The darker rumblings of this song feel like a slow descent into madness – it doesn’t quite register amongst all of the busy-body whirring mechanical sounds at first, but there’s a slight feeling of losing control of one’s sanity as this song descends ever deeper into its firestorm of vintage synths and weird ambiance. It’s also right up there with “Lies” in the department of general badass-ness – easily one of the most arresting tracks on the album, and that’s helped in a big way by the creepy male vocal chant leading into the chorus: “I, I/Hear, hear/Your, your/Breeeeeeeea… thing.” Lauren gawks at her occult-like surroundings with the detached wonder of a curious scientist, and we’re not sure if she’s the charming voice there to lull us into a false sense of security, or the innocent victim being preyed upon by the dark, decaying souls around her. I’ve certainly heard far more messed-up electronic noise from bands like The Flaming Lips and The Knife, so I don’t want to oversell this as anything more than the darker side of synthpop, but this one does manage to strike just the right balance between spine-chilling and addictively fast-paced.
Here, the band brings out a bit of a street-wise backbeat, and Lauren churns up the girlish charm as she navigates through some of the more tongue-twisting lyrics on the album. I mean, they’re not that complicated – it’s just the way she manages to keep the syncopation interesting as she makes her way through each verse. Her vocals are double or perhaps even triple-tracked in the chorus, creating a sort of harmonic resonance with herself that makes her sad words that much more bittersweet. Just listening superficially, it may sound like the most girlish pop song on the album, but then I take a closer look and realize she’s trying to give the man she’s in the process of leaving one final look, one final chance to breathe in a few fleeting moments of the special thing they had together, before she turns and walks away. These folks sure know how to tie up a quiet tragedy in the prettiest wrapping paper with a little bow on top that money can buy!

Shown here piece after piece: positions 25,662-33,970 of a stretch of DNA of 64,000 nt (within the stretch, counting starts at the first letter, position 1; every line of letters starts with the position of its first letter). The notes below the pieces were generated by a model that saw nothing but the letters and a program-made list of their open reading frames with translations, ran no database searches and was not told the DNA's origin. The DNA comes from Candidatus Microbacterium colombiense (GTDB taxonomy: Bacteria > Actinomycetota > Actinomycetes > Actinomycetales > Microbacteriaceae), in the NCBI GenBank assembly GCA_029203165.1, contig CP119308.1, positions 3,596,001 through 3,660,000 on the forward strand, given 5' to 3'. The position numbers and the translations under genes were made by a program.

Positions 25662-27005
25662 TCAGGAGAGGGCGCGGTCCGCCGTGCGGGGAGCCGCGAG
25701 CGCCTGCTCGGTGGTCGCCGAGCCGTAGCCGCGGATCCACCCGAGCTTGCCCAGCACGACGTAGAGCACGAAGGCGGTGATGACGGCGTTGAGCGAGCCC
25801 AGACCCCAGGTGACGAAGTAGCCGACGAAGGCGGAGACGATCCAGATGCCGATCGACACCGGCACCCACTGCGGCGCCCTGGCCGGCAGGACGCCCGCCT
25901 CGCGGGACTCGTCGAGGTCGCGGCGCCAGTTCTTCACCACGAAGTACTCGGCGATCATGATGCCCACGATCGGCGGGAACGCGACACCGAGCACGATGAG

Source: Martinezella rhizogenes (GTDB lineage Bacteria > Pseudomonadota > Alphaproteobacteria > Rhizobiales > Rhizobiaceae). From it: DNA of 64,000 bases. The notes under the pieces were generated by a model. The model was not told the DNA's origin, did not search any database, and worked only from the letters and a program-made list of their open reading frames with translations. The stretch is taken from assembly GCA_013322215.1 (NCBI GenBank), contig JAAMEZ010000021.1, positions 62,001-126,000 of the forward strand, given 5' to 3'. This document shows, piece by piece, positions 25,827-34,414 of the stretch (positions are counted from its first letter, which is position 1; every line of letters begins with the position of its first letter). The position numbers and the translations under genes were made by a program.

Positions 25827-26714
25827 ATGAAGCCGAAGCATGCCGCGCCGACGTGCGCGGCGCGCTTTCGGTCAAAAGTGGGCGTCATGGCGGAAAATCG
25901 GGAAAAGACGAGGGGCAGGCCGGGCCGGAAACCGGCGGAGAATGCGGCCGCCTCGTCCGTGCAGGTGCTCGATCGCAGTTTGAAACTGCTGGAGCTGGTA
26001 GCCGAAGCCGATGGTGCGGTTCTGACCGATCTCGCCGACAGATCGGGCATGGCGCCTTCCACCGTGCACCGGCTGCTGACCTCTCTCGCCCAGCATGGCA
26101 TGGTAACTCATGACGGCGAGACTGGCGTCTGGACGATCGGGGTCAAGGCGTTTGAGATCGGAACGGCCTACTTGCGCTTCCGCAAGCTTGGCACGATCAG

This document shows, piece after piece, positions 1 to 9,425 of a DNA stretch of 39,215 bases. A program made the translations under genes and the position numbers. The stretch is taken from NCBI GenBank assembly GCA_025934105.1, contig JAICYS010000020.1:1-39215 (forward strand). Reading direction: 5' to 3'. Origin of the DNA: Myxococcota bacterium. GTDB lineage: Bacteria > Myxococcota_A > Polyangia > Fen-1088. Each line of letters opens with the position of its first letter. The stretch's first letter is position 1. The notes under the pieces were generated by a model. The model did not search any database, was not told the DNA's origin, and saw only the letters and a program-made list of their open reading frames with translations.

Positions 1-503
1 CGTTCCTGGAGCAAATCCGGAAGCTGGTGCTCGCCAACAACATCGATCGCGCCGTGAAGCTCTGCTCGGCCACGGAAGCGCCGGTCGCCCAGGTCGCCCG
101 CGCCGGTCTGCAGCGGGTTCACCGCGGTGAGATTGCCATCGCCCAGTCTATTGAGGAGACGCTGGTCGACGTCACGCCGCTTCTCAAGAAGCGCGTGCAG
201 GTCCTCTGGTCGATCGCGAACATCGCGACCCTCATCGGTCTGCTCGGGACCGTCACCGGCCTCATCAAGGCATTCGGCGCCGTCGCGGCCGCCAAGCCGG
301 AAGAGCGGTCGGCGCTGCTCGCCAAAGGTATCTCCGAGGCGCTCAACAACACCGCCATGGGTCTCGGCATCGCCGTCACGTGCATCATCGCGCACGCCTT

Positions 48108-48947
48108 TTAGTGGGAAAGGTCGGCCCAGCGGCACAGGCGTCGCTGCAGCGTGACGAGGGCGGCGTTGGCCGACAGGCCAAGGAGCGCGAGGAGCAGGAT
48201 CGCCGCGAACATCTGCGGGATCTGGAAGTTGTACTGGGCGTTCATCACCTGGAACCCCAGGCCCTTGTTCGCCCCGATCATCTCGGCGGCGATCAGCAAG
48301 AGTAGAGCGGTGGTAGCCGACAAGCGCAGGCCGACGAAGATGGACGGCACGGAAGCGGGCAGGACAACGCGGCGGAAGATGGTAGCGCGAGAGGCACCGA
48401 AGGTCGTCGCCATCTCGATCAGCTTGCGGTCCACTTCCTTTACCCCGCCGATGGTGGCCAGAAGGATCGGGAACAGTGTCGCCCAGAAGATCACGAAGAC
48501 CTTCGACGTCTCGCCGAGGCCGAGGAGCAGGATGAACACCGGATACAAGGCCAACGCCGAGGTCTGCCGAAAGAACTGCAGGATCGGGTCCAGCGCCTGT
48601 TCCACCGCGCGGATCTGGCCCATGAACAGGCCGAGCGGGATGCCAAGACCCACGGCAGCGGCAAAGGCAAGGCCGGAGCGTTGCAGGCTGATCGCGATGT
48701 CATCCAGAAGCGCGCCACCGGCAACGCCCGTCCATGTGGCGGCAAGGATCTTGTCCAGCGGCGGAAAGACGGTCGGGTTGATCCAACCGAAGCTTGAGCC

11. By the Throat
The sad breakup is dragged out through one more song here, and at this point you probably know Chvrches’ shtick well enough to not be too surprised as the little puffy clouds of synths zip on by and yet another infectious male vocal hook is inserted into the midst of Lauren’s verses – “You know, you know, you know, you know that you go too far.” (I honestly don’t even remember the titles of some of these songs half the time, because the hooks themselves are so iconic, so in my mind, this song is just called “The Too Far Song”.) Lauren keeps the balance between sweet and cruel as she sings “All that’s golden is never real/And I won’t play fair with you this time.” Perhaps part of the reason her voice is so enchanting is because she’s so good at describing the horrible irony of wanting something that you can never have – or at least, something that you can grasp for a short while but never keep.
12. You Caught the Light
Martin’s solemn vocals bring the album to a close, in this stretched out and tearfully distorted ode to a brilliant light source who has apparently forever disappeared from sight. As in “Under the Tide”, his words are kind of vague, and they’re much more slowly sung here, giving the song a much more impressionistic tone that is very different from the quick shots of synthesized adrenaline delivered throughout most of the album. I enjoy the chill mood of this one even if it does get a tad repetitive and isn’t the most fascinating thing that the band has ever done. Its main melodic hook – which seems like it could be the sound of an electric guitar melting into a keyboard, or perhaps vice versa, is the kind of thing that just makes you want to put your hand on your buddy’s shoulder as he watches the love of his life drive away under an uncaring grey sky and say “Sorry, man, I know how you feel.”
WHAT’S IT WORTH TO ME?
The Mother We Share $1.75
We Sink $1.50
Under the Tide $1.25
Night Sky $1.50
By the Throat $1.25
You Caught the Light $1
Lauren Mayberry: Lead vocals, synthesizers, sampling
Iain Cook: Synthesizers, guitar, bass, backing vocals
Martin Doherty: Synthesizers, sampling, backing vocals
LISTEN FOR YOURSELF: